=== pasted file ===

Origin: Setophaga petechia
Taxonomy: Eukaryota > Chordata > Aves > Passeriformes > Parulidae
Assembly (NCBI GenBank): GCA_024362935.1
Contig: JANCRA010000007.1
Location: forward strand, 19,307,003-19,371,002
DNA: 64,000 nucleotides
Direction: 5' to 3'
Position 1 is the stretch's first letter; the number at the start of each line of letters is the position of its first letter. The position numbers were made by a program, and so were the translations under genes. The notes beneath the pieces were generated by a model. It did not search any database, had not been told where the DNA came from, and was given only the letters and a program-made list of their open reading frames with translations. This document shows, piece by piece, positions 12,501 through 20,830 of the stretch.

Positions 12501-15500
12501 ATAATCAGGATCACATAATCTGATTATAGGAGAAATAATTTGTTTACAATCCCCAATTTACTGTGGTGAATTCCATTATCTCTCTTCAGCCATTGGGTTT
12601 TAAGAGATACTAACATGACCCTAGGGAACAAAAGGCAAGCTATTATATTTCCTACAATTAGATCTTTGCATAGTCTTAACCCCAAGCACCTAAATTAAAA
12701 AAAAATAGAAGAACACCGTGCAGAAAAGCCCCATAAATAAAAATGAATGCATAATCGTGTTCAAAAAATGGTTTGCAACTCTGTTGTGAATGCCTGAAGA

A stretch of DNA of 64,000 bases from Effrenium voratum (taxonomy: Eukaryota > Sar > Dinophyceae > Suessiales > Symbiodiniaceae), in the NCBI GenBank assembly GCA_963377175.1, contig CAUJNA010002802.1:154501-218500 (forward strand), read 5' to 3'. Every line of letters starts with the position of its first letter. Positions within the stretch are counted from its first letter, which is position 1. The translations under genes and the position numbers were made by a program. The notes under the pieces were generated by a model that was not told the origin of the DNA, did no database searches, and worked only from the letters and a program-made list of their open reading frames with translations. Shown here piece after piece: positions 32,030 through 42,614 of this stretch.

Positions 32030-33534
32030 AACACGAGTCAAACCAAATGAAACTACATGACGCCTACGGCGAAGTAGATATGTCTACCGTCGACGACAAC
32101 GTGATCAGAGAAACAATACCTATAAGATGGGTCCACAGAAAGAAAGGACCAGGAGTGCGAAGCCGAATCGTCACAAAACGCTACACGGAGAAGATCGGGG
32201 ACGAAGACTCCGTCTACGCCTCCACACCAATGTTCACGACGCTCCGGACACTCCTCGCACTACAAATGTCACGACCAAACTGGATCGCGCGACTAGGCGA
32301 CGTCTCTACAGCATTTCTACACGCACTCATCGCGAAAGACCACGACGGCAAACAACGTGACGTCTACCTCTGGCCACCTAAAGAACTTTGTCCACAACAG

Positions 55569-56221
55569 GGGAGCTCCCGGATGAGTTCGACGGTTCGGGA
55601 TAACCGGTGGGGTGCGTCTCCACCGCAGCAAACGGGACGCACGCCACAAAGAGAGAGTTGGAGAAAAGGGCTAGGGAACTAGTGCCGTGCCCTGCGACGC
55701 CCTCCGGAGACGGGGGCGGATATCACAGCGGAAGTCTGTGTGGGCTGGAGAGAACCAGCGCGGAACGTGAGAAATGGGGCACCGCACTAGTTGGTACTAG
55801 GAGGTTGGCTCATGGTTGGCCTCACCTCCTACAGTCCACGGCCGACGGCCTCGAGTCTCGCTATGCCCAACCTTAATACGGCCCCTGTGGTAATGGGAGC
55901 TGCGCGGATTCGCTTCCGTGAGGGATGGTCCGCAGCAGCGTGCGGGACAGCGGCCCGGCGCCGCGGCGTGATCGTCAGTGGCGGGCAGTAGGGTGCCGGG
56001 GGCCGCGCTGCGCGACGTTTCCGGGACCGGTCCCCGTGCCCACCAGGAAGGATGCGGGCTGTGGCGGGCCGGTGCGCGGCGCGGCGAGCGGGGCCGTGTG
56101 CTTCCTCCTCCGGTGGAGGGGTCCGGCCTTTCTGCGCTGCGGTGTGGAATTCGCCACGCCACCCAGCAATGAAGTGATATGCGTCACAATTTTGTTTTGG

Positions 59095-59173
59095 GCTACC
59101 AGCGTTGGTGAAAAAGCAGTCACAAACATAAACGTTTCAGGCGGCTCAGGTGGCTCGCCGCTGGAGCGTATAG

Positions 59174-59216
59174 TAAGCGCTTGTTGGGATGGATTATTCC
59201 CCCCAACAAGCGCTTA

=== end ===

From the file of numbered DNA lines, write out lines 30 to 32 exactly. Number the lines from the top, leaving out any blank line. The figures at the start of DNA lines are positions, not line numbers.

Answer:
Positions 59174-59216
59174 TAAGCGCTTGTTGGGATGGATTATTCC
59201 CCCCAACAAGCGCTTA